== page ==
The 'barn cats,' Willis and Sally, have shelters set up in the unheated greenhouse and also padded boxes and a kennel on the back porch. J. wrapped the back porch kennel with insulation batting and I added extra layers of fleece blankets to their favorite lounging spots.
The cat water bowl on the front porch had to be brought inside almost hourly to have the ice layer tunked out. I served dollops of tinned cat food to bolster the two cats.

Herman--the tabby stray who has been a regular evening visitor for months, disappeared during the coldest weather through the Christmas weekend. 

27 December and the temperature right at the freezing mark at 8:30 a.m., but an improvement over prior mornings; the high point of the day was 43 F. mid-afternoon. 

That evening Herman-cat returned, looking none the worse for the cold.
We suspect that though he may have no 'fixed address' he has places to shelter and eat other than here--he is not thin or frail.

The sun makes a shallow arc this time of year, setting southerly beyond the ravine.

Snow, blown into icy drifts, greeted us on the 23rd.

We had no need to drive anywhere; the back roads here wind and plunge uphill and down--skirting the edges of ravines and creeks; fortunately freezing weather or snow is short-lived.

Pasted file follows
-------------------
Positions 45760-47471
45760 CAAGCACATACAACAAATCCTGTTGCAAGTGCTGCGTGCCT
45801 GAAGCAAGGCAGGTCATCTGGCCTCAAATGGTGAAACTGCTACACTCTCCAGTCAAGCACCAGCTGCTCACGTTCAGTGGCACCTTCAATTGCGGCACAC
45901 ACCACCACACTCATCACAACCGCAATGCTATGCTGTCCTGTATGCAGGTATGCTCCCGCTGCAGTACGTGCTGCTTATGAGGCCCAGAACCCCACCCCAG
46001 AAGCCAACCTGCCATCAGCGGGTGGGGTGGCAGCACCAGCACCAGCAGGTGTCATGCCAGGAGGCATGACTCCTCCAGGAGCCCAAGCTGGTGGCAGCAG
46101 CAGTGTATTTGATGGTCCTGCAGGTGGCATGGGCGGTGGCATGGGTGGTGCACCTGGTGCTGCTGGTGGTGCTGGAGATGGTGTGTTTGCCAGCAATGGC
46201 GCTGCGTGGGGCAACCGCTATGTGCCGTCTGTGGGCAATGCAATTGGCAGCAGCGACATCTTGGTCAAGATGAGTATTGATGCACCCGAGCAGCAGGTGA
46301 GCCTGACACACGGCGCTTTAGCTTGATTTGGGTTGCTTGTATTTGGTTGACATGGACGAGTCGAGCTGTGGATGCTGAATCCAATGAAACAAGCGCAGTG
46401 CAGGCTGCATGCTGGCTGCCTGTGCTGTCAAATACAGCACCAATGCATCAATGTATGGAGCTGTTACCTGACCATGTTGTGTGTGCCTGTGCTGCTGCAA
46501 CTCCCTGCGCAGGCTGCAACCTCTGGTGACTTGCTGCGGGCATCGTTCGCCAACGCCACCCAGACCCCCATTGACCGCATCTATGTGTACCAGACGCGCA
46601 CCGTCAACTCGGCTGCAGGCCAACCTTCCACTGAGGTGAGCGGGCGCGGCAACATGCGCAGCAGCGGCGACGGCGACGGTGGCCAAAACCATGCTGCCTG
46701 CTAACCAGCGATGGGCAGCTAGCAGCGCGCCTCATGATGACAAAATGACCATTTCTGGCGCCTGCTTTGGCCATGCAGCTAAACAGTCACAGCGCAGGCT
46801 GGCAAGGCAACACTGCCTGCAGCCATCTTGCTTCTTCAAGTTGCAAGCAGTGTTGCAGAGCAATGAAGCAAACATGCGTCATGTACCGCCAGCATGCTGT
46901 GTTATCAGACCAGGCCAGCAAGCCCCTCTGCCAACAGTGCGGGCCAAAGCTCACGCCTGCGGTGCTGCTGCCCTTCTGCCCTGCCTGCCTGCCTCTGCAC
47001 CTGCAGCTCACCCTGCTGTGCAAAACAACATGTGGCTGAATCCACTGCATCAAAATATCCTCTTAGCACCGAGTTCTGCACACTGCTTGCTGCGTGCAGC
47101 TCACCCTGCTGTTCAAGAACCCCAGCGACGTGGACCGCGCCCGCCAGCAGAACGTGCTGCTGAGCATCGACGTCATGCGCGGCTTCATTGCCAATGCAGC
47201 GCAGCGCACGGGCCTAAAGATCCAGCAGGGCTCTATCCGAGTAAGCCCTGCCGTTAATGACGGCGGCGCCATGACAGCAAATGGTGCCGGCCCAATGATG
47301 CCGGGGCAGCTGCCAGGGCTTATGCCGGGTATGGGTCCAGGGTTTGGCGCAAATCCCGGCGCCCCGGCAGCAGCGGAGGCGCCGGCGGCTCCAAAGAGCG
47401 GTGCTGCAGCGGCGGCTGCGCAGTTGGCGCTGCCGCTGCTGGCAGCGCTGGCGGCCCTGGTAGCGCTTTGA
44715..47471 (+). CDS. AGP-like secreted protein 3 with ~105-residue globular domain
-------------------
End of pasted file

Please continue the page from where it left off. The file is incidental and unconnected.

Surveying the frozen and inhospitable landscape I worried for the birds, hoping they could find shelter and seed heads to nibble.
In other years and other places I have put out bird feeders--in our present situation with cats who are avid hunters I fear I would be luring birds to certain death.
Scurrying through the cold to dump kitchen scraps behind the barn I was heartened to see a group of juncos picking at frozen veg peelings.

Sunrise on Christmas morning; 13 F. at 8:30 a.m.

Looking west toward the sheds, mid-day. 
Christmas day stayed clear and cold. 
We drove to have Christmas dinner with Howard and Dawn who live about 20 minutes away.
The food was wonderful, their house warm and cozy.

Here are H and D's two rescue cats sleeping in Howard's chair in front of the fire. 
Callie, on the right, has been with them for over a year.
Ginger was rescued in mid-summer--and went in for spaying on the 27th.
Both were frail and hungry when taken in; now both are plump and devoted house pets. 

Callie is a busybody who offers to help Howard with his projects.

Howard has finished creating this lovely storage unit in the upstairs hallway. 
Throughout construction the cats have used it as a playground.

A decorative feature on one of the shelves!

Howard had a few hours to spare helping J. finish the inside of the porch room.
J. found the flooring at a local surplus/salvage outlet--half price!
I put the first coat of poly on the bay window, swept and then hoovered the floor. 
 H. moved in the basket chairs.